If you’ve been staying on top of stimulus bill talk over the past 10 months or so, then maybe you’ve heard the phrase Coronavirus Related Distribution (CRD) and are aware that they are penalty free distributions from your retirement accounts. I think I’ve mentioned them a few times in past blogposts as well. If you have been considering taking advantage of a CRD due to hard times, then you should do so as soon as possible. The deadline to take a CRD is December 30, 2020, which is a little less than two weeks away at this time. Now, I am not encouraging you to take a CRD as I am against taking money out of a retirement account early unless it is the absolute last resort. However, if you find yourself in certain situations that meet CRD requirements–such as being diagnosed with Coronavirus or having lost a job because of it–then you may want to consider a CRD to tide you over for just a short time. And remember, there’s only a couple weeks to do so, so you need to make that decision soon! If you do consider taking a CRD, I encourage you to read up about them or speak with a certified financial planner or wealth manager about it to make sure it’s really the best decision for you.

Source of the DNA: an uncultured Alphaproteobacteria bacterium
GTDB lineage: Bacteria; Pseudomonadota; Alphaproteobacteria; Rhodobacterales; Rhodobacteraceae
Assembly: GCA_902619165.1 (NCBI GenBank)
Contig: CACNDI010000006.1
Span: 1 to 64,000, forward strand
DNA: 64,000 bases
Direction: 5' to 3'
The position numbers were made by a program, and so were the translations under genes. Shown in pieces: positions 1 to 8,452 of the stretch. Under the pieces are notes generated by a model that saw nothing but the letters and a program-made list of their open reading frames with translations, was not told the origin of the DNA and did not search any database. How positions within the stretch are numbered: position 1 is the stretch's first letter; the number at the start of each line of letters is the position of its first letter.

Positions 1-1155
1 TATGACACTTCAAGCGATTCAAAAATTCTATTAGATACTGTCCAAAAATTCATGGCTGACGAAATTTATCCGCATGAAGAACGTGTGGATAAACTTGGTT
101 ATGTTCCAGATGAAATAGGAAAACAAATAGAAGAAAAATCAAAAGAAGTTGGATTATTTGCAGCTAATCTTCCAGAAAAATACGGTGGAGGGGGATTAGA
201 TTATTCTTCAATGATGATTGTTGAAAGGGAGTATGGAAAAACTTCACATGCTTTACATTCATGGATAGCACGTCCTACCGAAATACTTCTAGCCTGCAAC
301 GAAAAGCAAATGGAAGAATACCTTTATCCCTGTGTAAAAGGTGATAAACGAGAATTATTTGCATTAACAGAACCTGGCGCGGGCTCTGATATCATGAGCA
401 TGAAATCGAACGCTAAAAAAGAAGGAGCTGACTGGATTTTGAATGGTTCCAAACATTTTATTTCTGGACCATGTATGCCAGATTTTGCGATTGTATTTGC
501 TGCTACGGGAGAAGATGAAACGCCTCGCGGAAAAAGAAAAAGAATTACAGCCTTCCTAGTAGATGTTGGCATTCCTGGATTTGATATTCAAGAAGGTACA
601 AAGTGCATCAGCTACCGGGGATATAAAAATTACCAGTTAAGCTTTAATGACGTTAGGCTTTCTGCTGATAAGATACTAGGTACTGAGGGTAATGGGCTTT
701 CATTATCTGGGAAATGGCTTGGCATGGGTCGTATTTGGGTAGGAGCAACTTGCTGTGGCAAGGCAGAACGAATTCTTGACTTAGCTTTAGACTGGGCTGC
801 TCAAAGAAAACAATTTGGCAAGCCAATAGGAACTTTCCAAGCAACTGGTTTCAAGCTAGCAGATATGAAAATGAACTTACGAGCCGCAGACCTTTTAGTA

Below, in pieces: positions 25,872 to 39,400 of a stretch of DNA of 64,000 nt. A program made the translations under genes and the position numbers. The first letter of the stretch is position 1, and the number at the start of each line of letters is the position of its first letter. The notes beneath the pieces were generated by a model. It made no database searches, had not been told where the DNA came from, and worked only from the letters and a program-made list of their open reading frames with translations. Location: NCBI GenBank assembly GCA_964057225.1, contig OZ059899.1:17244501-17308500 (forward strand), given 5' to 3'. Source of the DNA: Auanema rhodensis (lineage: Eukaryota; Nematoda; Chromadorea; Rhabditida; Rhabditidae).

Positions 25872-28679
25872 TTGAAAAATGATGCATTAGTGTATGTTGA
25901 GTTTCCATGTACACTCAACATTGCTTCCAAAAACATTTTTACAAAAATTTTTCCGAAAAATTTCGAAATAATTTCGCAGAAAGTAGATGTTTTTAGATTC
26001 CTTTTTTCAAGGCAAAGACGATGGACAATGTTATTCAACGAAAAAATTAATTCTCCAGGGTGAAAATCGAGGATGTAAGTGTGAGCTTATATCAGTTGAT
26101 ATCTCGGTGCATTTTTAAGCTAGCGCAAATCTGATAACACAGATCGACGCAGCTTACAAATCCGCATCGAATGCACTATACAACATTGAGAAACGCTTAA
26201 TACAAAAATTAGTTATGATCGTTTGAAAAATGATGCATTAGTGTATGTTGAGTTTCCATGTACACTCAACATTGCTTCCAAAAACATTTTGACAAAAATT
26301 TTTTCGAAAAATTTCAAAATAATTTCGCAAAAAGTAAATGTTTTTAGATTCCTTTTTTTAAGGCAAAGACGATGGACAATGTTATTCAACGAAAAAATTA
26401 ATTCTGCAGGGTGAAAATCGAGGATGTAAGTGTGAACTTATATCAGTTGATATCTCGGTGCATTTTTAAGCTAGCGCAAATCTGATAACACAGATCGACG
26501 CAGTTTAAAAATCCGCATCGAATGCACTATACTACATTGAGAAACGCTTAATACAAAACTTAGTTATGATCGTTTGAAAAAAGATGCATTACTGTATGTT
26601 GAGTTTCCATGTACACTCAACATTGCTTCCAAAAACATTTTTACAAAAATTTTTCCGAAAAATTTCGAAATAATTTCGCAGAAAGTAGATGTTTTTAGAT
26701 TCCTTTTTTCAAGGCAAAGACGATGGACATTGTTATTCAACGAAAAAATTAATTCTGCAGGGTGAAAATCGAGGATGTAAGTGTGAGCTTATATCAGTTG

Life can be unpredictable. Do you know how you will handle that unpredictability? For example, if you were faced with a sudden, substantial medical bill or your home was damaged in a storm, do you know where the money to pay for those expenses will come from? If you’re financially savvy/smart, you probably have an emergency fund set aside to help with those expenses. However, if you don’t have such money set aside or the costs are more than your emergency fund, you may need to find other financial resources to tap into. While I strongly discourage it and will only suggest it as an absolute last resort, taking an emergency withdrawal from your retirement funds is a potential option. I want to remind you, again, that taking emergency withdrawals from your retirement account is highly discouraged and should only be done under the rarest of circumstances. It’s also important that you at least understand the rules and consequences of taking a hardship withdrawal. First off, you will want to see if your retirement plan even allows hardship withdrawals. Most 401(k)s and IRAs allow for hardship withdrawals, but there may be specific guidelines you will have to follow. You will also need to ensure that the expenses you intend to use the money on qualifies as a “hardship” as defined by the plan rules or custodian. Many plans have a list of such events that automatically qualify (i.e. certain emergency medical procedures, required home improvements, etc.). Be aware that there will be tax consequences to a hardship withdrawal if coming from somewhere that isn’t a Roth IRA. You may even get hit with an early distribution penalty, depending on your age when you make the withdrawal. You will also need to make sure that the withdrawal is only for the amount of the expense and nothing more. Before you make a hardship withdrawal, you need to show that you have no other options as well, which may require opening up your financials to scrutiny. These are the main things you will need to be aware of, but there may be more depending on the retirement plan you want to take money out of and your personal situation. Taking a hardship withdrawal can be a tricky transaction that can open you up to serious penalties if not done correctly. If you are considering a hardship withdrawal, you will want to speak with a certified financial planner both to decide if the move it right for you and also to make sure that you do it correctly should you decide to do it.